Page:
Hello, everyone! It’s been pretty quiet on the Discourse recently. So I decided, with my final research paper completed, I’d spend some time starting a new project! As the name goes, we’re making a cathedral! My story behind it is that Lias was once a military fort that was abandoned, and later renovated into a cathedral.
So, I figure I’ll include the details of how I’ve been doing what you see in the project. Keep these tips and tricks in mind in your own constructions, as they can create some pretty neat things!
I wanted to try and make a sizeable project out of stone, but since I already made a castle and town, I figured I’d now try a composite wood-stone cathedral. I’m trying to avoid the mining glitch for this project, since placing floors in the world murders the pathfinder and lua. So that meant I had to collect as much surface stone as possible before beginning construction–multi-stories aren’t friendly to the game yet, either.
I literally spent 10 game days without even looking at the building window. my poor Hearthlings were forced to sleep outside for over a week, doing nothing but collecting resources. Hard times, but this project is bigger than anything I’ve attempted.
There were a few cute moments in the meantime. Yay, Tree Rabbits!
I’m happy to say that with no buildings, the status bar was kept nice and happy in the green. As you can see, I harvested MOST of the boulders in a mile radius from the camp. With no pathfinder issues, the settlers remember the rocks still needing to be collected and don’t waste anything! If you want to build structures out of stone in Alpha 6, it’s best to collect the materials beforehand so it’s counted in the stockpiles (since things will start getting busy, computing-wise).
So…giant building time? Giant building time.
This was the general floor plan for the first floor (though the final version changed slightly). As you can see, this construction has INDIVIDUAL ROOMS!!! However, the way I ultimately did that…
…was by constructing the corner rooms first and erecting their own walls like a regular structure. After that, I snuck floors between these corner rooms. To avoid having grass under the walls, you can start a floor away from the wall in question, then drag a section of floor under the wall while in RPG viewing mode. This will prevent the dashed gray border you get when designing a building from jumping to the top of the wall (which may result in errors later on). This way, all of the floors are also ‘recognized’ on the same height level and won’t interfere with later stories of the structure. The plaster walls were then added by drawing them individually between the corner rooms.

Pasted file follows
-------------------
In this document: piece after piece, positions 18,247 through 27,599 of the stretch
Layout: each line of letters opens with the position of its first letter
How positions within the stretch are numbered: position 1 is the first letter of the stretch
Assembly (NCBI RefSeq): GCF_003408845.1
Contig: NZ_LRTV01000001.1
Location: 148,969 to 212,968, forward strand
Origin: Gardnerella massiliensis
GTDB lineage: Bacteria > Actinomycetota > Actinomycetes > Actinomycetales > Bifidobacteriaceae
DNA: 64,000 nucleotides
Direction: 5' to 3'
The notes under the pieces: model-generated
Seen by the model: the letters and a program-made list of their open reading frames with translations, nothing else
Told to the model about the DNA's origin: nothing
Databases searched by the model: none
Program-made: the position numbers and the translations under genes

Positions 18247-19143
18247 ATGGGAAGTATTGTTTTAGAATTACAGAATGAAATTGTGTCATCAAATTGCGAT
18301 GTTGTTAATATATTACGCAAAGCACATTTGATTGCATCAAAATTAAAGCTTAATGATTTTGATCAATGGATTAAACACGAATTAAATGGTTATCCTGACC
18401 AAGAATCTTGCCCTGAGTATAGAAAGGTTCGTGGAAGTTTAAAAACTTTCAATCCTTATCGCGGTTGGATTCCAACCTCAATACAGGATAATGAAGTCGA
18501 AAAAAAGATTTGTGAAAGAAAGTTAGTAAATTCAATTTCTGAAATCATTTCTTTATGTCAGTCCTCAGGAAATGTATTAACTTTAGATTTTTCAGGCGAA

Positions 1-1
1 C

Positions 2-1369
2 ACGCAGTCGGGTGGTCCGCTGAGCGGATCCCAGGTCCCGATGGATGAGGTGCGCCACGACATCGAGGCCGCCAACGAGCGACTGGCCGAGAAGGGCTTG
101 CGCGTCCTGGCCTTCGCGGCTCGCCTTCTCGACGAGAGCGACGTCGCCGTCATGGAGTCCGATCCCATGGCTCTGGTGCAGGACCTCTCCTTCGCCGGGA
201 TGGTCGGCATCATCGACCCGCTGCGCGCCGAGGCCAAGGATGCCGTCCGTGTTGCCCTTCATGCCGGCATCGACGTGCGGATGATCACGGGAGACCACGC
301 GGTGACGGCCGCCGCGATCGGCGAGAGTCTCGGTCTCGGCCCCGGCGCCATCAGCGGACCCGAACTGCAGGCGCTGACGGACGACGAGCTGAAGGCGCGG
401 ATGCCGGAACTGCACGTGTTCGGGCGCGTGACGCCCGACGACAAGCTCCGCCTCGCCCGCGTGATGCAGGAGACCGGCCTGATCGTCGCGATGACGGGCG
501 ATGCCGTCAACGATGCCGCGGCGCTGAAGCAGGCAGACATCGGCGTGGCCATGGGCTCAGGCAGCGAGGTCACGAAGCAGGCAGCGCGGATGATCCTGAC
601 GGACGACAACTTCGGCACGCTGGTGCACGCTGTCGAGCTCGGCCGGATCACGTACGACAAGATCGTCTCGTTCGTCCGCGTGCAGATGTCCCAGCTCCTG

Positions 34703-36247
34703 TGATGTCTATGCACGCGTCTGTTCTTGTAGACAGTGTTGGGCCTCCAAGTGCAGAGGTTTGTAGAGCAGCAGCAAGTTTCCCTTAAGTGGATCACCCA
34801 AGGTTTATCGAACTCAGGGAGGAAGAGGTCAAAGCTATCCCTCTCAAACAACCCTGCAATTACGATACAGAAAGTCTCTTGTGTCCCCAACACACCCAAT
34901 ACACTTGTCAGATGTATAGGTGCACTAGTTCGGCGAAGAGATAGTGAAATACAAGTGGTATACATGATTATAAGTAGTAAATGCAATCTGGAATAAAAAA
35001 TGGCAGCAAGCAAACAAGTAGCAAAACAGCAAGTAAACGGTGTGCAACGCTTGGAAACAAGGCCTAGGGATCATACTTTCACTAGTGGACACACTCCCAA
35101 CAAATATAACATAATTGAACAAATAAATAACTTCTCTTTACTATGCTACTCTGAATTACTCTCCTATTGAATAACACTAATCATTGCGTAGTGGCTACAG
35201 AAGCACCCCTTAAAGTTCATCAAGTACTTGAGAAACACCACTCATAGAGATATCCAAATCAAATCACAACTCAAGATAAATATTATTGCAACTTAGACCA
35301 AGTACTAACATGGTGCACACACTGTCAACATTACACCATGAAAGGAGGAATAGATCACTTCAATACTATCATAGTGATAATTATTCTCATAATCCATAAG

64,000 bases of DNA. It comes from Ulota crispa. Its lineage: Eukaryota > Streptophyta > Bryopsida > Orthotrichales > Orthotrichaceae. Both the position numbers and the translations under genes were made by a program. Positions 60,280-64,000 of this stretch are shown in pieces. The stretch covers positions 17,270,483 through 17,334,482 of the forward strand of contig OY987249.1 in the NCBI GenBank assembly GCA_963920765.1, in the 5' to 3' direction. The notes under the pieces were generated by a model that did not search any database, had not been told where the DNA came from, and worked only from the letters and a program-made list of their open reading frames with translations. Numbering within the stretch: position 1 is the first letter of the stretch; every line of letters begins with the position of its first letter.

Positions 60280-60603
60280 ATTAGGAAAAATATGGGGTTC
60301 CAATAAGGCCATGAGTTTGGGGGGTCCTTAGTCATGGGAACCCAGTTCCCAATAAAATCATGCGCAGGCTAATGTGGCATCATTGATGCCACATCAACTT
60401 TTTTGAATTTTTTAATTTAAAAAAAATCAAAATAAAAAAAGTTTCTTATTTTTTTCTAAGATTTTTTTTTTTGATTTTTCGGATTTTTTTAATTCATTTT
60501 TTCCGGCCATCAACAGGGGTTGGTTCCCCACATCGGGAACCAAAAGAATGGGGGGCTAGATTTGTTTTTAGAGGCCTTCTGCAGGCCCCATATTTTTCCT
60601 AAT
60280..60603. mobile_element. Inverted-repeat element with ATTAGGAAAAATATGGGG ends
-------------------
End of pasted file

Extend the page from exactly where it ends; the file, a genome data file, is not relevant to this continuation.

So, here’s the first floor, nearly completed at this moment! There were slight changes to the floor: the settlers enter through the door at the bottom, where the floor’s design is round and henceforth imperfect. At the opposite side, this becomes squared, representing the path to true enlightenment!
As you can see, I have begun placing the ladders to construct the second floor walls. The way to create the second floor is to draw a floor on top of the walls and roof the structure. Once done, erase the flooring on top of ONLY the first floor walls you want the second story on–after this, erect the walls of your choice. I used the outer perimeter of the entire first floor in my design.
Here’s where it gets interesting. Once the walls are erected in the plan, you are no longer tied to that floor you drew out. You can erase large gaps in this floor, or delete it entirely to have a hollow, tall structure. Here’s what the plan of my second story looks like:
Notice that I am also planning to include separate pillars within this main chamber. Simply do the same trick you did to build the second floor, but ONLY on top of this pillar. Since walls can only be built either on grass (or on walls with the trick above), I built the pillar like a normal structure and shaped the first floor around it afterwards.
So far, the status bar seems accepting of this project! I am ONLY building this structure currently in the game, to see if it can be completed.
Well, that’s it for now. I’ll keep you all posted on progress for the Lias project later on. See you later!